protests of the unit Commander, a Colonel Reich.
We see an outdoor shot of the Texas Army Headquarters on a day in 1963.
Inside, on the same day, Col. Reich is on the phone, puzzled.
X : Now this is significant, because it is standard operating procedure, especially in a known
hostile city like Dallas, to supplement the Secret Service. Even if we had not allowed the bubbletop to be removed
from the limousine, we'd've put at least 100 to 200 agents on the sidewalks, without question! There'd already
been several attempts on de Gaulle's life in France. Only a month before in Dallas UN Ambassador Adlai Stevenson had
been spit on and hit. We'd have arrived days ahead of time, studied the route, checked all the buildings...
We never would've allowed all those wide-open empty windows overlooking Dealey... never... We would have had our own
snipers covering the area. The moment a window went up they'd have been on the radio. We would've been watching
the crowds - packages, rolled up newspapers, a coat over an arm. Never would have let a man open an umbrella along the way.
Never would've allowed that limousine to slow down to 10 miles per hour, much less take that unusual curve at Houston and
Elm. You would have felt an Army presence in the streets that day, but none of this happened. It was a violation of the
most basic protection codes we have. And it is the best indication of a massive plot in Dallas. Who could have best done
that ? People in my business, Mr. Garrison. People like my superior officer could've told Col. Reich, "Look - we
have another unit coming from so and so providing security. You'll stand down." That day, in fact, there were some
individual Army Intelligence people in Dallas and I'm still trying to figure out who and why. But they weren't protecting
the client. One of them, by the way, was caught in the Book Depository after police sealed it off.
In Dealey Plaza, 1963, we see an Army intelligence man taking a shot with a Minolta camera.
X : Army Intell had a "Harvey Lee Oswald" on file, but all those files have been destroyed. Many
strange things were happening that day, and Lee Harvey Oswald had nothing to do with them. We had the entire Cabinet on
a trip to the Far East. We had a third of a combat division returning from Germany in the air above the United States
at the time of the shooting, and at 12:34 p.m., the entire telephone system went dead in Washington for a solid hour,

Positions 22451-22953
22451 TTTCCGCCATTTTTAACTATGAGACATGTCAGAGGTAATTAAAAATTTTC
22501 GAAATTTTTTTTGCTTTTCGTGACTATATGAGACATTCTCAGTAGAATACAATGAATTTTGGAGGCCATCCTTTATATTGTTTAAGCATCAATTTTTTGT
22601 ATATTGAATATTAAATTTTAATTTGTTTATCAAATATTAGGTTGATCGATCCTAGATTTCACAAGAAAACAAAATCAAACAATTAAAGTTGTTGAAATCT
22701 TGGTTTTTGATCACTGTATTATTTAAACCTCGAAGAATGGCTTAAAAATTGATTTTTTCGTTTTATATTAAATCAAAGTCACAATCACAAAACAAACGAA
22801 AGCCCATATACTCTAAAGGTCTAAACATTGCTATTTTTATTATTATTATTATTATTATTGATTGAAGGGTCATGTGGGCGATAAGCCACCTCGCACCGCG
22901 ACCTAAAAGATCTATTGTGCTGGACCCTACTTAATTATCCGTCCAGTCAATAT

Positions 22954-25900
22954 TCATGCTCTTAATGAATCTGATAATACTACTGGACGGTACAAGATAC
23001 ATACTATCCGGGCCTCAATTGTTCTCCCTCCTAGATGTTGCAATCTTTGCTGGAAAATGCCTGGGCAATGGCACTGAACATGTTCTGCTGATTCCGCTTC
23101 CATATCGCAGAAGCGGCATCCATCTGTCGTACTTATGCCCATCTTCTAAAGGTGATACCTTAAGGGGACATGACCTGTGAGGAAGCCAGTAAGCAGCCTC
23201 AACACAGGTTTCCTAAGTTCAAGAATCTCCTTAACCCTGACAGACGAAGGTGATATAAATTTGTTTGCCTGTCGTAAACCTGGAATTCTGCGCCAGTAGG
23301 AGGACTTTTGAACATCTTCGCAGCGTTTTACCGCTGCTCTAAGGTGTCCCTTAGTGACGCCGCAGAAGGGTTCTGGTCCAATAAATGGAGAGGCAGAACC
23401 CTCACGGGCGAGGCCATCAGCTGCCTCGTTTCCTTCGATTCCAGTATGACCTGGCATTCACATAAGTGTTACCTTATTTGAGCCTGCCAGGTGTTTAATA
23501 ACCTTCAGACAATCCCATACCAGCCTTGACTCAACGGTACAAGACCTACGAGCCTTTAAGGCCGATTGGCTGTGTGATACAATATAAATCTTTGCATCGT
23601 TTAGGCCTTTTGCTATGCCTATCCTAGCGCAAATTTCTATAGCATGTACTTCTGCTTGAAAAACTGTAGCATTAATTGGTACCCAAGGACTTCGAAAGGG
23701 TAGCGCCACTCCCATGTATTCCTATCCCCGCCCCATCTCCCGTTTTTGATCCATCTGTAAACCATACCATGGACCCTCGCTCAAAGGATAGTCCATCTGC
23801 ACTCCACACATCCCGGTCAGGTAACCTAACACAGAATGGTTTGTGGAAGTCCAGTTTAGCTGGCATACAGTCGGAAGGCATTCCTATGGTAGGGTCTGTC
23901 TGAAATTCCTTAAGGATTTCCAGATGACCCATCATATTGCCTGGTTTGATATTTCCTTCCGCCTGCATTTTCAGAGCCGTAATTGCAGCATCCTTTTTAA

and on the plane back to Washington, word was radioed from the White House Situation Room to Lyndon Johnson that one
individual performed the assassination. Does that sound like a bunch of coincidences to you, Mr. Garrison? Not for one
moment. The cabinet was out of the country to get their perception out of the way. The troops were in the air for possible
riot control. The phones didn't work to keep the wrong stories from spreading if anything went wrong with the plan.
Nothing was left to chance. I bet you there were even backup teams and cars on the other side of the underpass in the
event that Kennedy got through wounded. They would have moved in with vehicles like they did with de Gaulle. He
could not be allowed to escape alive.
The camera is on Jim, listening. This information is much greater than he ever envisioned, and he is stunned. X pauses.
X : I never thought things were the same after that. Vietnam started for real. There was an air of,
I don't know, make-believe in the Pentagon and the CIA. Those of us who'd been in secret ops since the beginning knew
the Warren Commission was fiction, but there was something... deeper, uglier. And I knew Allen Dulles very well. I
briefed him many a time in his house. He was also General Y's benefactor. But for the life of me I still can't figure
out why Dulles was appointed to investigate Kennedy's death. The man who had fired him. I got out in '64. I retired
from the U.S. Air Force.
Jim : I never realized Kennedy was so dangerous to the establishment. Is that why ?
X (chuckles) : That's the real question, isn't it - "Why ?" - the "how" is just "scenery"
for the suckers ... Oswald, Ruby, Cuba, Mafia, it keeps people guessing like a parlor game, but it prevents
them from asking the most important question - Why ? Why was Kennedy killed ? Who benefitted ? Who has the power to cover
it up ?... You know in '61 right after the Bay of Pigs - very few people know about this - I participated in
drawing up National Security Action Memos 55, 56, and 57. These are crucial documents, classified top secret, but
basically in them Kennedy instructs General Lemnitzer, Chairman of the Joint Chiefs, that from here on forward...
Flashback to the Pentagon offices on a day in 1961. A document is moved
by hand into Lemnitzer's office where we see a set of hands holding it
while it's read. There's a look of surprise on Lemnitzer's face.
X : ... the Joint Chiefs of Staff would be wholly responsible for all covert paramilitary action
in peacetime. This basically ended the reign of the CIA - "splintered it", as JFK promised he would, into a
"thousand pieces", - and now was ordering the military to help. This was unprecedented. I can't tell you the shock waves
this sent along the corridors of power in Washington. This and, of course, firing Allen Dulles, Richard Bissell, and